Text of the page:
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Robert Bly, a poet who gave rise to a male movement, dies at the age of 94

Robert Bly

Robert Bly Wiki

                  Robert Bly Biography

Who is Robert Bly ?

Robert Elwood Bly (December 23, 1926 – November 21, 2021) was an American poet, essayist, activist and leader of the mythopoetic men’s movement. His most famous prose book is Iron John: A Book About Men (1990),  which spent 62 weeks on the New York Times bestseller list, and is a key text in the mythopoetic men’s movement. He won the 1968 National Book Award for Poetry for his book The Light Around the Body.

Robert Bly, the best-selling poet, author and translator, in 1996.

His Most Famous and Controversial

His most famous, and most controversial, work was “Iron John: A Book About Men,” which argued that American men had become soft and feminized. It made him a cultural phenomenon.

Minnesota poet Robert Bly has died.

Bly was 94 years old and had suffered from Alzheimer’s for almost a decade.

He changed the face of American poetry with his publication “The Fifties,” in which he moved poetry away from the European model and lobbied for new poets, including those from other countries.

In addition to writing his own poetry, Bly was an editor and translator.

Mr. Bly’s book on men was on The New York Times’s best-seller list for 62 weeks, including 10 weeks as No. 1, and was translated into many languages.

Born in Minnesota

Born in Minnesota; his collection, “The Light Around the Body,” won the 1967 National Book Award.

He was born in Madison, Minnesota, and lived most of his life there until he moved to Minneapolis.

He is best known for “Iron John”, his book that launched the men’s movement.

From the large volume of his production – more than 50 poetry books, translations of European and Latin American authors and non-fiction commentaries on literature, gender roles and social ills, as well as poetry magazines he has edited for decades – one can imagine a reclining hole in a North Woods cottage. And Mr. Bly lived for many years in a small town in Minnesota and immersed herself in poetry about quiet fields and snowy woodlands.

But from relative obscurity, he roared into national consciousness in the 1960s, with anti-war verses attacking President Lyndon B. Johnson, Secretary of Defense Robert S. McNamara, and General William C. Westmoreland, the commander of Vietnam. His pen also touched the American war machine:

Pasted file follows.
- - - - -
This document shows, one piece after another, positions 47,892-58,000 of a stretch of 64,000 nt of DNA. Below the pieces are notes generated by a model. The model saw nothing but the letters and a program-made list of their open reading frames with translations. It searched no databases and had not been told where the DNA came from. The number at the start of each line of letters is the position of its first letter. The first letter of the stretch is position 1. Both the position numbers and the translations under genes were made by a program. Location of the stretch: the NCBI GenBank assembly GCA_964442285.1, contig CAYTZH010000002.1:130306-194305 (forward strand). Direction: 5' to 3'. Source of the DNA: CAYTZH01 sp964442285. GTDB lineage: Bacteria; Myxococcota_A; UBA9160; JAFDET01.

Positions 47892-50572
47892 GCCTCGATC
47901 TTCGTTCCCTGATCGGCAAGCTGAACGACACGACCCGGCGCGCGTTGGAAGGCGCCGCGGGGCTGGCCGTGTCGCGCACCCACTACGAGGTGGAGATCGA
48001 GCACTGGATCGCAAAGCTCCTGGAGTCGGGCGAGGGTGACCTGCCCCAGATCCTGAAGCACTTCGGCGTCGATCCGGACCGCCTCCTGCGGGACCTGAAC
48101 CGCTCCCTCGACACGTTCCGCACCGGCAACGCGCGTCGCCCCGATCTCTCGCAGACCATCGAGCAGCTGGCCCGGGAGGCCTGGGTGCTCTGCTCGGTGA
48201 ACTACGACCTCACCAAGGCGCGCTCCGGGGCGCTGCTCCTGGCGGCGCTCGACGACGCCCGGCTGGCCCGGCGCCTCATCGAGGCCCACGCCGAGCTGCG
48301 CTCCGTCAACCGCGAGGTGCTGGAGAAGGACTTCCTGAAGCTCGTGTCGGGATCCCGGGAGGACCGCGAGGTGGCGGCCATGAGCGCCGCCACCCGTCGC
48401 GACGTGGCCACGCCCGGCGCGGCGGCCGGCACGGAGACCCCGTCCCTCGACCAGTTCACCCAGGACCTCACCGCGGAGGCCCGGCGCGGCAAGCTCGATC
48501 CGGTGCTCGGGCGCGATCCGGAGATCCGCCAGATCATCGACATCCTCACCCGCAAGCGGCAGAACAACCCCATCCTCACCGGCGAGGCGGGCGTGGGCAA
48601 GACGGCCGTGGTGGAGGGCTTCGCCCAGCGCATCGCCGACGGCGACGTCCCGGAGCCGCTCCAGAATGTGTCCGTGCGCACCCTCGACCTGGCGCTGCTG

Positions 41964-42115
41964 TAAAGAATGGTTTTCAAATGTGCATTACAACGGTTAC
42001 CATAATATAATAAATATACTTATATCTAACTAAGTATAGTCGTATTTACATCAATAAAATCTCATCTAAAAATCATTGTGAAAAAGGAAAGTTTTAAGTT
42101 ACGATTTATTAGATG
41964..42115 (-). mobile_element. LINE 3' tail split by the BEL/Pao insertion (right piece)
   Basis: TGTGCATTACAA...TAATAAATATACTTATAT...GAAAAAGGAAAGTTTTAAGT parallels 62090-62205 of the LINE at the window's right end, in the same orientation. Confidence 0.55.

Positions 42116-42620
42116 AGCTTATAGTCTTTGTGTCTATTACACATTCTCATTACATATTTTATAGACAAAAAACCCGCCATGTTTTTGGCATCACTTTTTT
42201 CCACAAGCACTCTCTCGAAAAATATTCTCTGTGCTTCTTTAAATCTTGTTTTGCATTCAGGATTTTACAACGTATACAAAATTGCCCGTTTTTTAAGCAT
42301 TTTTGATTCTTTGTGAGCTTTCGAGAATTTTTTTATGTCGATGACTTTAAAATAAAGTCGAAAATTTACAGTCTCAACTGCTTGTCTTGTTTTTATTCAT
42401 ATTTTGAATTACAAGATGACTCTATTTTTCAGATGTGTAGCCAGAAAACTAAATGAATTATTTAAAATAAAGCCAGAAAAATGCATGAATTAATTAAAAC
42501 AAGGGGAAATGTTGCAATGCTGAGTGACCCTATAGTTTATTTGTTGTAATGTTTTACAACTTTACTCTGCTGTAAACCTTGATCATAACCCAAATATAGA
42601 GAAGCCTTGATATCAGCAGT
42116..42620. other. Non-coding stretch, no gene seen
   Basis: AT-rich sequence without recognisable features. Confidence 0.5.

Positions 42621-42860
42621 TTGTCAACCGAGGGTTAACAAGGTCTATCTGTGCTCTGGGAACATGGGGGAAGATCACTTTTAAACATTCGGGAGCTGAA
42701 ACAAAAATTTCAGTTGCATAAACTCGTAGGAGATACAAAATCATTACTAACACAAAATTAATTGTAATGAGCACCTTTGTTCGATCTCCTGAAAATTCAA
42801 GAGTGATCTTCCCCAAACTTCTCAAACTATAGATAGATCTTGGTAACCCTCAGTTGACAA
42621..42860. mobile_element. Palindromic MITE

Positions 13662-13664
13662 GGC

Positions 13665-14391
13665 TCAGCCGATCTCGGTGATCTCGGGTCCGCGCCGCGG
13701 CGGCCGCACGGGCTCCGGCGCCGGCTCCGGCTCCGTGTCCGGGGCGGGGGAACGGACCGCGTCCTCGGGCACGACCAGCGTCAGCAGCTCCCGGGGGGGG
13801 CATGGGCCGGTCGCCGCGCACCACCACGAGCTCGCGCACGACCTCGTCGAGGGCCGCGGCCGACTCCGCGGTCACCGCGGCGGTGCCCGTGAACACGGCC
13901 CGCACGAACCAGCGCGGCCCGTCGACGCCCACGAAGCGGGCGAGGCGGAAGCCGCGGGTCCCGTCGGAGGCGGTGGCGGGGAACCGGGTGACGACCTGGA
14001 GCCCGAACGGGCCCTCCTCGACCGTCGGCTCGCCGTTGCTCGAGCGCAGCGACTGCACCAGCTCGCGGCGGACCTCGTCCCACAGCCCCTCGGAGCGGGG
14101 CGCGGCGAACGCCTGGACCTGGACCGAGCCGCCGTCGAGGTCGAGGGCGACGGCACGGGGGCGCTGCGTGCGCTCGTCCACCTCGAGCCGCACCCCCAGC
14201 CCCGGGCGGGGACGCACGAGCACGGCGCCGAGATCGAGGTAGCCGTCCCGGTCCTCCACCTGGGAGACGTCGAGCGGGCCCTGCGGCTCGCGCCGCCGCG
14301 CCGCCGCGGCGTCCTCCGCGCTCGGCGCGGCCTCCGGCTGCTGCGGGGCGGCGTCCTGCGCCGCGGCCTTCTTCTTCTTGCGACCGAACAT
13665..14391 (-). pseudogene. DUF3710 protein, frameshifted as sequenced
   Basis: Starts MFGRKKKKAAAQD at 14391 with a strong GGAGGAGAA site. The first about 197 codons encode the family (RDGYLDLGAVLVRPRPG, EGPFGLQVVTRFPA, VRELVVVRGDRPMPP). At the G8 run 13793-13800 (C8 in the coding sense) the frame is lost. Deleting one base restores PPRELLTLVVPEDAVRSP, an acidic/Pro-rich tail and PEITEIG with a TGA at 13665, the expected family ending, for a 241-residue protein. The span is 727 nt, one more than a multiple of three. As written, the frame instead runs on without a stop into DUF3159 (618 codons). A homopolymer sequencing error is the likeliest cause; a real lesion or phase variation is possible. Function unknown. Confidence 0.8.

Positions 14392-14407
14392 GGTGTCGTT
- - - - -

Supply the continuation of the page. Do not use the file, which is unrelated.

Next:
A file photo of Robert Bly talking about his adaptation of Henrik Ibsen's "Peer Gynt," during an interview on Tuesday, Jan. 8, 2008 in Minneapolis. (AP Photo/Jim Mone)

Awards and legacy

Bly was the University of Minnesota Library’s Distinguished Writer in 2002. He received the McKnight Foundations Distinguished Artist Award in 2000 and the Maurice English Poetry Award in 2002. He has published more than 40 collections of poems, edited many other and published translations of poetry and prose from languages ​​such as Swedish, Norwegian, German, Spanish, Persian and Urdu. His book The Night Abraham Called to the Stars was nominated for a Minnesota Book Award. He also edited the prestigious Best American Poetry 1999 (Scribners).

Bly at the "Poetry Out Loud" finals, Minnesota 2009

In 2006

In 2006, the University of Minnesota bought the Blys archive, which contained more than 80,000 pages of handwritten manuscripts; a journal spanning nearly 50 years; notebooks with his “morning poems”; draft translations; hundreds of audio and video tapes and correspondence with many writers such as James Wright, Donald Hall and James Dickey. The archive is located at the Elmer L. Andersen Library on the University of Minnesota campus. The university paid $ 775,000 from school funds and private donors.

In 1955 he married Carol McLean, a writer. They had four children, Bridget, Mary, Micah and Noah, and divorced in 1979. In 1980, he married Ruth Counsell, a Jungian therapist. She survives him. Complete information on survivors was not immediately available.

In the 1970s, he wrote 11 books of poetry, essays, and translations, delving into myths, meditations, and Indian ecstatic verses. In the 1980s and 1990s, he produced 27 books, including “The Man in the Black Coat Turns” (1981), “Loving a Woman in Two Worlds” (1985) and “Selected Poems” (1986).

Mr. Lead, who lived in Minneapolis and Moose Lake, Minn., Received many awards and was the subject of numerous books and essays.

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